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Summary:

Or at least it feels that way every time it happens. Gmail, including Google Apps, went down for about four hours or so this morning (or this afternoon, depending on where you are). It says a lot for Gmail’s reach that when it does go offline, […]

Or at least it feels that way every time it happens.

Gmail, including Google Apps, went down for about four hours or so this morning (or this afternoon, depending on where you are). It says a lot for Gmail’s reach that when it does go offline, it makes immediate headlines.

Like many, the first thing I do every morning is check my email accounts. When the errors started popping up, I went straight to Twitter Search to be assured I was not alone.

I had other things to do. I could have checked headlines. I could have finished some work that had nothing to do with email. I could have balanced my checkbook. Heck, I could have spent extra time with the morning paper or gone for a brisk walk. But no, I kept trying to load my email while keeping an eye on Twitter. Judging by the tweets, I was not alone.

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I know I’m over-reliant on email. As soon as I saw it was a global problem, I knew Google would resolve it quickly, and they did. But still, it bothered me that it was so difficult to concentrate on anything else until service was restored.

Checking email is part of the web worker’s routine. Does it throw you off kilter when it’s not available? What do you do to pass the time until Google gets the hamsters running again?

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  1. Life goes on. I only check my email twice a day, sometimes less. Emergencies are what my cell phone’s for.

    /shrug

  2. When my internet goes down I fuss and complain and gripe, and just about the time I decide to do something fun instead, it comes back up. Takes the wind out of my sails!

  3. Honestly, I think people’s outrageous reaction to a cloud-based, free service going down is laughable.

    If Gmail was down for days, I can see the relevancy of the freakout, but a matter of hours is nothing, in my opinion.

  4. It’s frustrating, but not the end of the world. I used the recently enabled ‘offline’ GMail mode to answer all those emails I’d been putting off replying to.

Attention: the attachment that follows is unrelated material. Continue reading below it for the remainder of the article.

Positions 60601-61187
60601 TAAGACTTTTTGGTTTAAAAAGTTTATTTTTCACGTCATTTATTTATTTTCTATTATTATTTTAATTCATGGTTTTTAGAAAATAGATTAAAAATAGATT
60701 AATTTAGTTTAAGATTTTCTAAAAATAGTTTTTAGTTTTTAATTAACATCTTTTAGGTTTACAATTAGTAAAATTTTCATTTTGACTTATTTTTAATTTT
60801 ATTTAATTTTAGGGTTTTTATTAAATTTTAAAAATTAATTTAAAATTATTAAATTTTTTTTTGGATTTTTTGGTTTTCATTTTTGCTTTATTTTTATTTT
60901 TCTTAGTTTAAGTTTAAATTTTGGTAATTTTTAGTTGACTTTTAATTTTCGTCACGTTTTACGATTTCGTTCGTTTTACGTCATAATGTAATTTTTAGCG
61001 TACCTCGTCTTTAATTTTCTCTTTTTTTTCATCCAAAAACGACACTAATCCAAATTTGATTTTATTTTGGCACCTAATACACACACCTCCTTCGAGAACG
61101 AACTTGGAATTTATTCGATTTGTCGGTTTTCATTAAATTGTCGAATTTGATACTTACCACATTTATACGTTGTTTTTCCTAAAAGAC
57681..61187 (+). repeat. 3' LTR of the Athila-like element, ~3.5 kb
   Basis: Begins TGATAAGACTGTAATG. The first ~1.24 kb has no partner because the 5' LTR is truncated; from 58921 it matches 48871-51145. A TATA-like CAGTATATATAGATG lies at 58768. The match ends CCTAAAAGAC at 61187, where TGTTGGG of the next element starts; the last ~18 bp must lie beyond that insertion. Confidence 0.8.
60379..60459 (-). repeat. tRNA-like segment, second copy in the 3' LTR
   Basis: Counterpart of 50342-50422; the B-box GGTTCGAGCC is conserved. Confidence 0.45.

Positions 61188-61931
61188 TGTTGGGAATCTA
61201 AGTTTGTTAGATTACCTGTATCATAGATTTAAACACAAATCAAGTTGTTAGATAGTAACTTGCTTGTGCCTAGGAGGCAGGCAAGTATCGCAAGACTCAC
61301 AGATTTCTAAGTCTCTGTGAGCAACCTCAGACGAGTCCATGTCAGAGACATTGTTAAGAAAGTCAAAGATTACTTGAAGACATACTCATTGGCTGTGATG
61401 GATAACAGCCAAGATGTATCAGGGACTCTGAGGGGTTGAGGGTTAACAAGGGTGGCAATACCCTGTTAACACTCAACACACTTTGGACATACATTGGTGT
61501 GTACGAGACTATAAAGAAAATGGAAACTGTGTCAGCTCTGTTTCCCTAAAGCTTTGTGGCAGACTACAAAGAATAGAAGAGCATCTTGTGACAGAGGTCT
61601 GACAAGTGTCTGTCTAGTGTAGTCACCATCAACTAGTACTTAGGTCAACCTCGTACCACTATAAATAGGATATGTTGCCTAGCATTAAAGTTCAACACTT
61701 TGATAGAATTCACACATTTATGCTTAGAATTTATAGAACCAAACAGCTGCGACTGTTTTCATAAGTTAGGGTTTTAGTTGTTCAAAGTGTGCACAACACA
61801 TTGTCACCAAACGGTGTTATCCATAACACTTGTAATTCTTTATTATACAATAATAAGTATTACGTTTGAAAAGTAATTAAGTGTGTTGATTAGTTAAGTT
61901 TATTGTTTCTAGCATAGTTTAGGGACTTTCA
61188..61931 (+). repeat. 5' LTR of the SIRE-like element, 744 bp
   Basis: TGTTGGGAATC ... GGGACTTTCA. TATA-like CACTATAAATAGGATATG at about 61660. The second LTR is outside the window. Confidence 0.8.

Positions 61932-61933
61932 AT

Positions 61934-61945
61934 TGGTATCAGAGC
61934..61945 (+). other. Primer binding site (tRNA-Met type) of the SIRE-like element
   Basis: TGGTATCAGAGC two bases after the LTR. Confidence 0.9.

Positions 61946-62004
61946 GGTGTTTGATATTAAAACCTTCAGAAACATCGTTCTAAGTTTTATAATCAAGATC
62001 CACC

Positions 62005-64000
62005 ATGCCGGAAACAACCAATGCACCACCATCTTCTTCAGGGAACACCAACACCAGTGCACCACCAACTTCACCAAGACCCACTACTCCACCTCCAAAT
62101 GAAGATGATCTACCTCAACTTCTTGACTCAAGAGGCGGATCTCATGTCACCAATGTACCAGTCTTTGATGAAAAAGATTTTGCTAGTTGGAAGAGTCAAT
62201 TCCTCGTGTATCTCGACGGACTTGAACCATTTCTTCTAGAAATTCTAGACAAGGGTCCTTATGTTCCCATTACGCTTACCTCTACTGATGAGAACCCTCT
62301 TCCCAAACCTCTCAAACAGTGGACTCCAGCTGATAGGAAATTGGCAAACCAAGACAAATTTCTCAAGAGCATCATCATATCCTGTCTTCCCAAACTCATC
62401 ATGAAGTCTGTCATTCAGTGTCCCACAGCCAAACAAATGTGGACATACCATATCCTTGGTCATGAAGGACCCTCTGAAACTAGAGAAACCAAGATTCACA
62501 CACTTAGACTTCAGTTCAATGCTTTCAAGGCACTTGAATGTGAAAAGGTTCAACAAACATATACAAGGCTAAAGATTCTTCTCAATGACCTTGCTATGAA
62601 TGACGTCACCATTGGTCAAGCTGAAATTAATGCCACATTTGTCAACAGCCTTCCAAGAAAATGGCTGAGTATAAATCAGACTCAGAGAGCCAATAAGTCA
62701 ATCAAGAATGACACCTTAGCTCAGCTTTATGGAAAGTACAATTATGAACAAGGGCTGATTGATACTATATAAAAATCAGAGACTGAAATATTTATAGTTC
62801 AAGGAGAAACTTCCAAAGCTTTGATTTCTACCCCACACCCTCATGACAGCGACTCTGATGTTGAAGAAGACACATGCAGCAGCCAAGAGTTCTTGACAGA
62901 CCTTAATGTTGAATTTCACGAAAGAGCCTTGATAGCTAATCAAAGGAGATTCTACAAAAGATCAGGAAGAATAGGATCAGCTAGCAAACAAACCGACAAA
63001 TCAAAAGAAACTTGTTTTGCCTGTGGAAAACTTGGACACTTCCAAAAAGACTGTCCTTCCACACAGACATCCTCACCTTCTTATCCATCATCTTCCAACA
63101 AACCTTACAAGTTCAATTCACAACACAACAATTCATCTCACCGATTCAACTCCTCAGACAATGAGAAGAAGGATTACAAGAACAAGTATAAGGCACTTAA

And the IMAP/POP functions continued to work, so anyone using a desktop or mobile client (like myself) to access their GMail could continue to send/receive email without any problem.

  5. @James I had Offline Mode on too so was able to continue working on those emails that had arrived overnight. I take it that if I hadn’t already had offline mode enabled that I wouldn’t have been able to enable it after the site broke, though.

    Also, I read conflicting reports on Twitter about IMAP working. A few people couldn’t get in on their phones, for example.

  6. It would have been more frustrating without IMAP/POP and google gears (for google docs). Luckily, I always keep a copy of my emails in Yahoo! When the epidemic spreads I’m sure one of them will survive.

  7. Like James I set-up the offline mode. We use google apps at our office and we quickly found out who didn’t install it. I’ve had to rely on it a few times now – I think it was a much needed upgrade for gmail.

  8. WebWorkerDaily » Archive Open Thread: How Much Do You Trust Your Web Apps? « Tuesday, February 24, 2009

    [...] 24th, 2009 (4:01pm) Simon Mackie No Comments The news that Gmail went down this morning (UK time) got me thinking about how we increasingly rely on third parties for essential business [...]

  9. It was about 8pm for me when Gmail went down, it was a bit annoying but I figured “meh, it will be there tomorrow” and I went and played Fable 2 for a few hours :)

    Had it happened during the work day I would have just worked on something non-email related for a few hours (as I do anyway since I try not to check emails more than twice a day). If I couldn’t do that, waiting on approvals etc, I would have spent my time reading some of the mountain of research material I have printed out.

  10. What I Think About the Bing Outage – GigaOM Friday, December 4, 2009

    [...] failure was. I remember the day Gmail went down, both in September and back in February — it seemed to be the only thing people were talking about, indicating how critical it had become to our daily digital lives. Last night, the [...]

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